Wednesday, April 21, 2010

Spring, and the Conferences are in Bloom!

I’m heading to the Malice Domestic mystery conference in Arlington, VA next week. For me, at least, Malice means the official start of the conference season. Others will be heading off at the same time to RT and I’ve recently heard a lot of people talking about going to this year’s RWA convention in Nashville.

Are you heading to a conference?

If so, here’s my two cents of advice, it’s short and sweet and goes something like this:

Make a plan.

OK, that sounds simple, right? But think about it. A conference, any conference, can be overwhelming, not just for first-timers, but even for convention veterans. There are so many workshops (and they all sound good, don’t they?). There is a hospitality room where you can relax and shmooze and connect with friends. And then there are those friends. And they want to meet for lunch. And coffee. And drinks.

If you don’t have a plan, there’s a good chance you’re going to try to do it all, and you know what’s going to happen then. You’ll miss lots of good stuff, not get accomplished nearly what you want to, and go home kicking yourself.

So start with one question: what do you want to accomplish at the conference?

If you’re a writer, that might be pitching to an editor you’ve always wanted to meet, or an agent whose attention you’ve been trying to get. It might mean being on a panel, or doing a signing. Your prep work is going to have to start long before the conference. If you’re looking for an agent, contact the ones who are going to be there to see if they’ll give you a few minutes. If you’re currently working with an editor/agent, you’ll need to get in touch plenty early to get slated into their schedules. Panels and signings, too, are always set up well ahead of time. Get in touch with the conference planner to make sure you’re included.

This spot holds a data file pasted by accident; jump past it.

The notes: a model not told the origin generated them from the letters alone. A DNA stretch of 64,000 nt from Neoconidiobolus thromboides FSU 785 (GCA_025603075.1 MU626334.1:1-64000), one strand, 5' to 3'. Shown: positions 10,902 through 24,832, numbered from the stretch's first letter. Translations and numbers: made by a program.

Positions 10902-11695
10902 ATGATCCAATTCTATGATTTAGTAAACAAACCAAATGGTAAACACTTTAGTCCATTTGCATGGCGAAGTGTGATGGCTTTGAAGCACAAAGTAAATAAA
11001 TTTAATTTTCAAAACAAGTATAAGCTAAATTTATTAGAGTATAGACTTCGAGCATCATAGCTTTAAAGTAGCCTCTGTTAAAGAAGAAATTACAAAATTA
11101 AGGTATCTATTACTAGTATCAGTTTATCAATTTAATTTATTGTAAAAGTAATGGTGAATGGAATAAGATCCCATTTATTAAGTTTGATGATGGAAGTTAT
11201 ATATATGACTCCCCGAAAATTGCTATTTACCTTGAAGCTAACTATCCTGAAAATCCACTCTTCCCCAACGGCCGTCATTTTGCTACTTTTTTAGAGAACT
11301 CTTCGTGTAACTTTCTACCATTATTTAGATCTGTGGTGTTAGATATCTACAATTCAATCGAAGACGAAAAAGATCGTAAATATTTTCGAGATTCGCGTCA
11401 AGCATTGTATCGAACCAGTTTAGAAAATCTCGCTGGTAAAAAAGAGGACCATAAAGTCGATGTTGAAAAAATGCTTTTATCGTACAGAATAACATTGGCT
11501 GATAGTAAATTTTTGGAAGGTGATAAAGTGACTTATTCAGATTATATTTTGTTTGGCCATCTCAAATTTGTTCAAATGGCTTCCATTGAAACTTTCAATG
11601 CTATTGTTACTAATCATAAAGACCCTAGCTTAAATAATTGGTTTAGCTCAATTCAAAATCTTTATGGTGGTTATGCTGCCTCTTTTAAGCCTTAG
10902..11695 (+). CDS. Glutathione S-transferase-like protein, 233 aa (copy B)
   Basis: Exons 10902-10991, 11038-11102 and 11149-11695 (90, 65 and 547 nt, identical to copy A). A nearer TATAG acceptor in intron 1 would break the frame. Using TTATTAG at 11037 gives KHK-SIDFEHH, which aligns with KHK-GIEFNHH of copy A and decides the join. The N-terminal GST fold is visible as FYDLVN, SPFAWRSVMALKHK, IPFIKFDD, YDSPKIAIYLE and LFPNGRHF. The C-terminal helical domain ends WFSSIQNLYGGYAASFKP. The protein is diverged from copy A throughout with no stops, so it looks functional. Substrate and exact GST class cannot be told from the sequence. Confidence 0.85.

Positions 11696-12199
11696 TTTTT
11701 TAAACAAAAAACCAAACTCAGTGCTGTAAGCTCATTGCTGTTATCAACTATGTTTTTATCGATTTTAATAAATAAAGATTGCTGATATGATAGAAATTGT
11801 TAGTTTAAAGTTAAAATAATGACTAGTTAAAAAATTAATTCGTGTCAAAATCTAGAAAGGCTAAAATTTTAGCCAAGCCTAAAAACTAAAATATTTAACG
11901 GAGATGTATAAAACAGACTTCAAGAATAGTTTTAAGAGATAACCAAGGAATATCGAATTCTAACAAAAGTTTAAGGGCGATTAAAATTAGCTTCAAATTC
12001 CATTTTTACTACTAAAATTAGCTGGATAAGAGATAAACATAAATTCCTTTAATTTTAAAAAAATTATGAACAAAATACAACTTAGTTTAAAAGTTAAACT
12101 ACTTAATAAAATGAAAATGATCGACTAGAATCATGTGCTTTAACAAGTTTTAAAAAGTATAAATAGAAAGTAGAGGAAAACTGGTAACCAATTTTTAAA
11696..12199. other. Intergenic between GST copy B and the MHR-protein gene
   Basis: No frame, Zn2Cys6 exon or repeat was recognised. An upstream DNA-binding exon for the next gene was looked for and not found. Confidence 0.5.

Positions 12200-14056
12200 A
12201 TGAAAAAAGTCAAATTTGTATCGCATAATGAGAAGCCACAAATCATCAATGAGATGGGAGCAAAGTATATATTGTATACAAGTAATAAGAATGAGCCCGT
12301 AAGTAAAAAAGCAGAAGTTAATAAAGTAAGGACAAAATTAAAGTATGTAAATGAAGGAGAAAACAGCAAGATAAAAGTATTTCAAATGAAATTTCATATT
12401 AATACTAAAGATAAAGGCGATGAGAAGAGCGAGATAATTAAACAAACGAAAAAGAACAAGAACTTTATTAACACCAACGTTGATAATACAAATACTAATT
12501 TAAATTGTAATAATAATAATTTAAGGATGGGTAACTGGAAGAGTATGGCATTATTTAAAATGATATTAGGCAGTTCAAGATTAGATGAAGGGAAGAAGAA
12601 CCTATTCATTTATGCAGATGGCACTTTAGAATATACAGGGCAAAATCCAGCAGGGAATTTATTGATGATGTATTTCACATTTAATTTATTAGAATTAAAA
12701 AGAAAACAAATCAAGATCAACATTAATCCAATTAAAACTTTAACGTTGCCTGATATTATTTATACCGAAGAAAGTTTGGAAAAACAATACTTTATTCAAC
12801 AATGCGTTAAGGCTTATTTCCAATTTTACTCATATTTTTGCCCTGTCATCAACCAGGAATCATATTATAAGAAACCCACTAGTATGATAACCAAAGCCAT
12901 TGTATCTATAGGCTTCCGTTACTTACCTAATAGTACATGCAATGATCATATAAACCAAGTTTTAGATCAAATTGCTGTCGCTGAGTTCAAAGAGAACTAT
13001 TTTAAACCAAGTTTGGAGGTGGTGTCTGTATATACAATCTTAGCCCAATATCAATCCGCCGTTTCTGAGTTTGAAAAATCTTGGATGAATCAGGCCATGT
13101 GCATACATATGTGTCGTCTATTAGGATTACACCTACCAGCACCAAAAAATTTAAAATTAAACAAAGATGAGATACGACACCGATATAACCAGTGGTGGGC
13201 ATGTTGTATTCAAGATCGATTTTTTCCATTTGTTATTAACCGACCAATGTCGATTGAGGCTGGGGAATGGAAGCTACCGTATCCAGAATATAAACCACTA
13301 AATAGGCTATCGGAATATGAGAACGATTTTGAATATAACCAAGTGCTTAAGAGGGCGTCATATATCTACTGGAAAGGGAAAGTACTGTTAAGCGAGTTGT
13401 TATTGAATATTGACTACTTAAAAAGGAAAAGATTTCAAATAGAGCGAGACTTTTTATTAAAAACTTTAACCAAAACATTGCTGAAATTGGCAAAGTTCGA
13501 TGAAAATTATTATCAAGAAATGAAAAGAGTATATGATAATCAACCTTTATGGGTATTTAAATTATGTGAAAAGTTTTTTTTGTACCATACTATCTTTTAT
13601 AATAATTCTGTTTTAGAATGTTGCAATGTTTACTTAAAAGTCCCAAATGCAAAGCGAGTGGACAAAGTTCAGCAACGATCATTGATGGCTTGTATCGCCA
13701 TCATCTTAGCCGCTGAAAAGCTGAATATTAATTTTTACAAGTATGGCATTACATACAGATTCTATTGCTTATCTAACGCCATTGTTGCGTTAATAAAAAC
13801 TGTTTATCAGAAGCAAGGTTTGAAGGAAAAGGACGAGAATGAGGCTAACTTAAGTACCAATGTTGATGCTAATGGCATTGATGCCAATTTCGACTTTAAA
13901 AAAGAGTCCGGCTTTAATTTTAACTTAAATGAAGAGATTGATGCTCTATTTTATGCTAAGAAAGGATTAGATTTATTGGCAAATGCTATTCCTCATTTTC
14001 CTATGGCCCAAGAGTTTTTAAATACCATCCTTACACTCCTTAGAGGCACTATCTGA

Then, of course, there’s publicity to consider. Will you bring bookmarks or other hand outs? You’ll need to have them designed and printed. How about wearing something like a pin made from your book cover, something that will let readers know right away who you are? Each time I have a new Pepper Martin book published, I get a bookcover pin made. Great publicity, and I can’t tell you how many readers have found me in a crowd because of my pins.

Want to connect with friends? There’s time for that, too, but don’t trust to chance. Get in touch now, and set a drink/lunch/dinner date. Conferences like RWA are huge and you can’t depend on just bumping into someone.

If you’re a reader, your focus is going to be different. Maybe you’ve always wanted to hear a certain author speak, or meet your favorites. Check the conference schedule, it’s probably on line, and decide which workshops and presentations look best. Wish you could do it all? Most conferences make CDs of presentations available.

All that being said, don’t over-schedule and leave yourself no time for a little R&R as well as a chance to just go with the flow and see where the conference vibe might take you. Chance encounters at conferences often lead to new friendships and business partnerships. I once had an editor sashay by me in a hotel lobby, turn, point to me and say, "I want to work with you." I went on to sell her a number of books.

Since I’ll be gone next week, I probably won’t be checking in here. I hope to see you at Malice or at the Oakmont Festival of Mystery on Monday, May 3.

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